The student teams designed a personal safety device; weather station sensors to determine air quality; and an LED device to teach the alphabet and basic reading skills. The first-year UC engineering students who participated along with their teammates in Ethiopia and Ghana, included: Matthew Auger, mechanical engineering; Cara Baah-Binney, mechanical engineering; Catie Brutvan, aerospace engineering; Madilyn Coulson, computer science; and Natalia Lui, computer engineering. Daniel String, electrical engineering, served as teaching assistant.
Madilyn Coulson joined the class because it was an option for one of her University Honors Program requirements and she was interested in gaining some early engineering experience along with the opportunity to work with students from other countries. She was particularly excited to learn more about Ethiopia, as she has a cousin who was born there.
“I had never worked with people outside of my own area, so this was extremely exciting and beneficial to the overall impact of the experience. We as a team were able to not only learn more about coding and engineering, but also about different cultures and how to appropriately work with each other through an online interface,” Coulson said. “I grew in my understanding of cultural knowledge, appreciation and working skillsets which will help me become a well-rounded global engineer in the future.”
Cara Baah-Binney jumped at the chance to join the program when she learned about it from Kwuimy, whom she met during the Summer Bridge Program before her first year at UC. She said Kwuimy was influential in helping her build her confidence as she embarked on her education as a mechanical engineering student who is concurrently earning a master’s degree through ACCEND Accelerated Engineering Degree. Baah-Binney was born in Ghana and came to the U.S. as a child.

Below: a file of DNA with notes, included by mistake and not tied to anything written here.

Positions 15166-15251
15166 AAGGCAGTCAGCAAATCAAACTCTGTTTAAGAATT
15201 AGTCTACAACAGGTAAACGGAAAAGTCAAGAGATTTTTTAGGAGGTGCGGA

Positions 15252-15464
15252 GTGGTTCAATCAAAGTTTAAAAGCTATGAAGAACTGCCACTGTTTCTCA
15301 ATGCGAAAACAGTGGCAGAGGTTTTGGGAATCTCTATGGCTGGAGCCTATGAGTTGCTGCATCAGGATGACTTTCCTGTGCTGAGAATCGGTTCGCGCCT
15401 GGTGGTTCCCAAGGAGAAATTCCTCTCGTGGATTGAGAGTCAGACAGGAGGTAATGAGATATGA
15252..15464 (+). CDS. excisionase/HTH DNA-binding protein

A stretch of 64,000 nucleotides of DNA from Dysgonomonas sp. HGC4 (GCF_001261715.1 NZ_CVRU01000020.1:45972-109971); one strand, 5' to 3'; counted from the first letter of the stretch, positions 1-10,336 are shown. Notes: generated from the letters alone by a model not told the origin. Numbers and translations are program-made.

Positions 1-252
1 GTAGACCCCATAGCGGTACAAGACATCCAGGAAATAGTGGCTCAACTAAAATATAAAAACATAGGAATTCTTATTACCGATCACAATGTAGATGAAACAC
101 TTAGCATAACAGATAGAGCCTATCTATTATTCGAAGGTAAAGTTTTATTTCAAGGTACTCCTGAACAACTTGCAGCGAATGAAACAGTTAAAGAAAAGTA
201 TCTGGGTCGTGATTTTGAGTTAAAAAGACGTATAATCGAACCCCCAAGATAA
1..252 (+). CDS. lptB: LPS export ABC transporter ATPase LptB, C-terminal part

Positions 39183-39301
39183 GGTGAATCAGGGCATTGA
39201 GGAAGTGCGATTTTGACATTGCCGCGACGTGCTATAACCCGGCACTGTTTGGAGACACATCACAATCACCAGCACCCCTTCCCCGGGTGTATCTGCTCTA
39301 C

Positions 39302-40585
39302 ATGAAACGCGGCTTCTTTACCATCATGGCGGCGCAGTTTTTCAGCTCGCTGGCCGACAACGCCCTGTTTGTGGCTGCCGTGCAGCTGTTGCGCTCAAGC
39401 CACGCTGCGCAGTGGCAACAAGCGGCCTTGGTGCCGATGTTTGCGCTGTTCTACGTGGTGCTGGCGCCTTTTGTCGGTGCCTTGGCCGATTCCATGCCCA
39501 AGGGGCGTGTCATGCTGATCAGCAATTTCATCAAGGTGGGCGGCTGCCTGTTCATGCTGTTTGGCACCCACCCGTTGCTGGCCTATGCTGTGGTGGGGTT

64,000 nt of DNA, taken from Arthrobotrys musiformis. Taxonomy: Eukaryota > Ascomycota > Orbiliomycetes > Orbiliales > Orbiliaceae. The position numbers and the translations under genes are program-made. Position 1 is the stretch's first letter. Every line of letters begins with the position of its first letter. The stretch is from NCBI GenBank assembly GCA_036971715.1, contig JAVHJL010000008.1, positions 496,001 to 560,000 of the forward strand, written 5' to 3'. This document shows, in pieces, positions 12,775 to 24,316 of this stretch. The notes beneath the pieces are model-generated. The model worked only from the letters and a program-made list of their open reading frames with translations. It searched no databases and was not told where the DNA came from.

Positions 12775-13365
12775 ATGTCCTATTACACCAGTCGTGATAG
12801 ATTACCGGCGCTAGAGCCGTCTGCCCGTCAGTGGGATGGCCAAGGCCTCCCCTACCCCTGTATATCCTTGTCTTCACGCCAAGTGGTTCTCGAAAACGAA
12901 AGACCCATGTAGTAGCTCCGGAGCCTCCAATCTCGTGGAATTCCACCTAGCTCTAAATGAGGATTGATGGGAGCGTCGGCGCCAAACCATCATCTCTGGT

“Something that is really important to me is becoming more interculturally competent and being able to communicate with people even if we don’t have the same interests or background, and making sure the differences in how we were raised or where we’re from doesn’t stop us from being an effective team,” Baah-Binney said.
Students faced some challenges, including scheduling team meetings around three different time zones and limitations to internet access. But those challenges served as part of the learning process as the students successfully navigated any issues and came up with alternative ways to connect with their teammates.
Kwuimy hopes to tweak the program based on what they learned during the inaugural experience and offer a version of it again next spring.
“Dr. Kwuimy’s class aligns very closely with the goals of UC International,” said Raj Mehta, vice provost for international affairs and interim dean of the graduate school. “Strategic, long-term partnerships between research and educational institutions across the globe help connect diverse teams of innovators. Cross-cultural, cross-disciplinary teams will meet our world’s most pressing challenges, which — as we know from the experience of COVID-19 this year — involve complex, interdependent global systems. Through UC’s strong partnerships, we can prepare our students to manage these challenges of the future.”
Joan Luebering, UC International, contributed to this story.